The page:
Places Known For

mastery quot


Oslo

Avis'', the critic Erik Bøgh admired Ibsen's originality and technical mastery: "Not a single declamatory phrase, no high dramatics, no drop of blood, not even a tear." Quoted by Meyer (1967, 477). Every performance of its run was sold out. Meyer (1967, 480). Another production opened at the Royal Theatre (Royal Dramatic Theatre) in Stockholm, Sweden, on 8 January 1880, while productions in Christiania (Oslo) (with Johanne Juell as Nora and Arnoldus Reimers as Torvald) and Bergen followed shortly after. Meyer (1967, 479). Olympic Games Although bandy was the demonstration sport at the VI Olympic Winter Games in 1952 (Oslo, Norway), and is IOC accepted, WikiPedia:Oslo Dmoz:Regional Europe Norway Oslo Commons:Category:Oslo


Florence

the Elder (a noted Sienese jurist) for the church of San Domenico is now shown at the Uffizi in Florence. For the ''Loggia della Mercanzia'', Vecchietta sculpted life-size figures of St. Peter and St. Paul (c.1458-1460), which Vasari praised as "wrought with consummate grace and executed with fine mastery." Vasari, "Vite" Vecchietta also crafted a silver statue of St. Catherine of Siena


West Germany

to those questions which constitute what one calls artistic mastery." Partition of Germany Following Germany's defeat in World War II, the territory east of the Oder-Neisse Line was under Soviet or Polish administration and had ''de facto'' been annexed. The rest of the territory was divided into four occupation zones (Allied-occupied Germany) controlled by the Allies (Allies of World War II), with the former capital, Berlin, being similarly divided into four sectors. The western zones controlled by France, the United Kingdom, and the United States were merged, in May 1949, to form the ''Federal Republic of Germany (West Germany)'' (''Bundesrepublik Deutschland''); in October 1949, the Soviet Zone became the ''German Democratic Republic (East Germany)'' (''Deutsche Demokratische Republik'', or DDR). They were informally known as "West Germany" and "East Germany". However, prior to 1954, the Allies still officially retained responsibility for the whole of Germany and neither East Germany nor West Germany had regained their sovereignty. thumb Willy Brandt (File:Bundesarchiv B 145 Bild-F031406-0017, Erfurt, Treffen Willy Brandt mit Willi Stoph.jpg) (left) and Willi Stoph in Erfurt 1970, the first encounter of a Federal Chancellor with his East German counterpart '''Neue Ostpolitik''' (German (German language) for "new eastern policy"), or '''Ostpolitik''' for short, refers to the normalization of relations between the Federal Republic of Germany (West Germany) (FRG, or West Germany) and Eastern Europe, particularly the German Democratic Republic (East Germany) (GDR, or East Germany) beginning in 1969. Influenced by Egon Bahr, who proposed "change through rapprochement" in a 1963 speech, the policies were implemented beginning with Willy Brandt, fourth Chancellor of the FRG (Chancellor of Germany) from 1969 to 1974. Intention After World War II, Germany was divided (Allied-occupied Germany) between the Federal Republic of Germany (West Germany) (FRG, or West Germany) and the German Democratic Republic (East Germany) (GDR, or East Germany). Initially, both governments claimed that they represented the entire German nation. However, the Federal Republic said that it was the only German government with democratic legitimacy. Later, at the end of the 1960s, the communist government of the GDR claimed that there was no longer a common German nation as the GDR had established a "socialist" nation. Thus, a total of 12.3 million ''Heimatvertriebene'' comprised 18% of the population in the two German states created from the Allied occupation zones (Allied occupation zones in Germany) (Federal Republic of Germany (West Germany) and German Democratic Republic (East Germany)) in 1950, while another 500,000 expellees found refuge in Austria and other countries. Because of their influx, the population of the post-war German territory had risen by 9.3 million (16%) from 1939 to 1950 despite wartime population losses. The German word ''Grundgesetz'' may be translated as either ''Basic Law'' or '''''Fundamental Law''''' (''Grund'' is cognate with the English (English language) word ''ground''). The term ''Verfassung'' (constitution) was not used, as the drafters regarded the ''Grundgesetz'' as a provisional constitution for the provisional West German state (West Germany) and would not prejudice the decisions of a future reunified Germany (German reunification) to adopt a constitution. Shortly after its adoption, the East German Soviet occupation zone was transformed into the communist (Communism) German Democratic Republic (GDR) with its own constitution. Chronik 30 Jahre – History of Post SV Berlin Rugby, accessed: 11 April 2010 - ''Flight of the Eagle'' ''Ingenjör Andées luftfärd (:sv:Ingenjör Andrées luftfärd (film))'' 1982 Jan Troell Sweden, West Germany, Norway ''Ingenjör Andées luftfärd'' Per Olof Sundman 1967 Novel - First documented in the 13th century, Berlin became the capital of the Kingdom of Prussia (w:Kingdom of Prussia) (1701–1918), the German Empire (w:German Empire) (1871–1918), the Weimar Republic (w:Weimar Republic) (1919–33) and the Third Reich (w:Third Reich) (1933–45). Berlin in the 1920s (w:1920s Berlin) was the third largest municipality in the world. After World War II, the city, along with the German state, was divided - into East Berlin (w:East Berlin) — capital of the German Democratic Republic (w:German Democratic Republic), colloquially identified in English as East Germany — and West Berlin (w:West Berlin), a political exclave (w:exclave) (surrounded by the Berlin Wall (w:Berlin Wall) from 1961 to 1989) and a ''de facto'' (although not ''de jure'' (w:Allied Control Council)) state of the Federal Republic of Germany (w:Federal Republic of Germany), known colloquially in English as West Germany (w:West Germany) from 1949 to 1990. Following German reunification (w:German reunification) in 1990, the city was once more designated as the capital of all Germany. NATO (w:NATO) has been present in Germany since the end of World War II and its presence played an important role in the Cold War, when Germany was split into West Germany (w:West Germany) and East Germany (w:East Germany). The 27,000-pages of documents released on Tuesday reveal that while the United States (w:United States) and West Germany (w:West Germany) knew the location of Nazi war criminal Adolf Eichmann (w:Adolf Eichmann) two years before his capture, the fact was kept secret. The documents were declassified as part of the Nazi War Criminals Disclosure Act (w:Nazi War Crimes and Japanese Imperial Government Records Interagency Working Group) of 1998.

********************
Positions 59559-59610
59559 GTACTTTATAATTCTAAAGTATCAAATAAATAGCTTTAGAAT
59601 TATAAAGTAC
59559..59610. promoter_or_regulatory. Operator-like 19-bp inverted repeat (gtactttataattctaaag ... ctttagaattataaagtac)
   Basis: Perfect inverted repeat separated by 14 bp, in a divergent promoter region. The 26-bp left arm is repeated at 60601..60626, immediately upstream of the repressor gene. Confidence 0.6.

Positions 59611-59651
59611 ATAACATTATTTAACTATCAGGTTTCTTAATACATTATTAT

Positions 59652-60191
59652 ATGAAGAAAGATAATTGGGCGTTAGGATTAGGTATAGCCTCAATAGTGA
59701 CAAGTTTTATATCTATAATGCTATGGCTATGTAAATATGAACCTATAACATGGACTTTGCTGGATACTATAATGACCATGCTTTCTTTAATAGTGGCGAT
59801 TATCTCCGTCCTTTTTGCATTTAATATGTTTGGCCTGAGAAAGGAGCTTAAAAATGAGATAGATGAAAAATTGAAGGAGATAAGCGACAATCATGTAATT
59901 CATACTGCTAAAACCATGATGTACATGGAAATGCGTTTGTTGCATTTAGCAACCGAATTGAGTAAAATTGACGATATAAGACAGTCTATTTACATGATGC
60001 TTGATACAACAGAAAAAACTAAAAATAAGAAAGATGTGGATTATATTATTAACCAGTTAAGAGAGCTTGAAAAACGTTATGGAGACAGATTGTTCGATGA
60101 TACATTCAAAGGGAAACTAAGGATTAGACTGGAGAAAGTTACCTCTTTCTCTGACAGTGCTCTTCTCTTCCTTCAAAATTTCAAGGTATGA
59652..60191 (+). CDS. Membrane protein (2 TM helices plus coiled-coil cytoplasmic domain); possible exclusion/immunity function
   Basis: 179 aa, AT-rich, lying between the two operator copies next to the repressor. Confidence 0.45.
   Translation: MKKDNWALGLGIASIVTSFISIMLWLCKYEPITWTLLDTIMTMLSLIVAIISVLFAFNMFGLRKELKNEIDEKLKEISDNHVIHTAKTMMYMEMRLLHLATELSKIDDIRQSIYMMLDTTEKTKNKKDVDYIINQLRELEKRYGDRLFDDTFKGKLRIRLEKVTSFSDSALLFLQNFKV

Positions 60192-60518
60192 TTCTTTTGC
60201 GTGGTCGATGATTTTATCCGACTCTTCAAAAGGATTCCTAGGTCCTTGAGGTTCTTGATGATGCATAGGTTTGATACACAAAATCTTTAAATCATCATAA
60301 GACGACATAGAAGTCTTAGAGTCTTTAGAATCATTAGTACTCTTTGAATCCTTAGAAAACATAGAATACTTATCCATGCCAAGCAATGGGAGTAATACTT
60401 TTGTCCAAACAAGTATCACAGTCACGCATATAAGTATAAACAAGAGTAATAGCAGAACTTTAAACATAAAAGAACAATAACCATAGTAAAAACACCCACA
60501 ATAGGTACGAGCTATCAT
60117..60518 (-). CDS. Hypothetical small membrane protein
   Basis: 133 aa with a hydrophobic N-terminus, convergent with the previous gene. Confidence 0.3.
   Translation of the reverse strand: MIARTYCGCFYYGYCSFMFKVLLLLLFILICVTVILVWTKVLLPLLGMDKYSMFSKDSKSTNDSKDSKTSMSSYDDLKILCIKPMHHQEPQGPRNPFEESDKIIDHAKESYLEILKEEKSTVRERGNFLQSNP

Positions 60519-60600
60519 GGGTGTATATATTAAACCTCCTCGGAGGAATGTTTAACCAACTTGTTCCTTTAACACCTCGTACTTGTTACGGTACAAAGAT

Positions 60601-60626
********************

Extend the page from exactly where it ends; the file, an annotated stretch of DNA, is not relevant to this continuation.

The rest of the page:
Stockholm

. Production history ''A Doll's House'' received its world première on 21 December 1879 at the Royal Theatre (Royal Danish Theatre) in Copenhagen, Denmark, with Betty Hennings as Nora and Emil Poulsen as Torvald. Meyer (1967, 477) and Moi (2006, 227, 230). Writing for the Norwegen newspaper ''Folkets Avis'', the critic Erik Bøgh admired Ibsen's originality and technical mastery: "Not a single declamatory phrase, no high dramatics, no drop of blood, not even a tear." Quoted by Meyer (1967, 477). Every performance of its run was sold out. Meyer (1967, 480). Another production opened at the Royal Theatre (Royal Dramatic Theatre) in Stockholm, Sweden, on 8 January 1880, while productions in Christiania (Oslo) (with Johanne Juell as Nora and Arnoldus Reimers as Torvald) and Bergen followed shortly after. Meyer (1967, 479). The Northern Baltic Sea (Northern Baltic) lies between the Stockholm area, southwestern Finland and Estonia. The Western and Eastern Gotland Basins (Gotland Basin) form the major parts of the Central Baltic Sea or Baltic proper. The Bornholm Basin is the area east of Bornholm, and the shallower Arkona Basin extends from Bornholm to the Danish isles of Falster and Zealand (Zealand (Denmark)). Winter storms begin arriving in the region during October. These have caused numerous shipwrecks, and contributed to the extreme difficulties of rescuing passengers of the ferry ''M S Estonia'' en route from Tallinn, Estonia, to Stockholm, Sweden, in September 1994, which claimed the lives of 852 people. Older, wood-based shipwrecks such as the ''Vasa (Vasa (ship))'' tend to remain well-preserved, as the Baltic's cold and brackish water does not suit the shipworm. After hearing the recorded material, president Clive Calder ordered a full album. She flew to Cheiron Studios in Stockholm, Sweden, where half of the album was recorded from March to April 1998, with producers Max Martin, Denniz Pop and Rami Yacoub, among others. Commons:Category:Stockholm Wikipedia:Stockholm Dmoz:Europe Sweden Stockholm County Localities Stockholm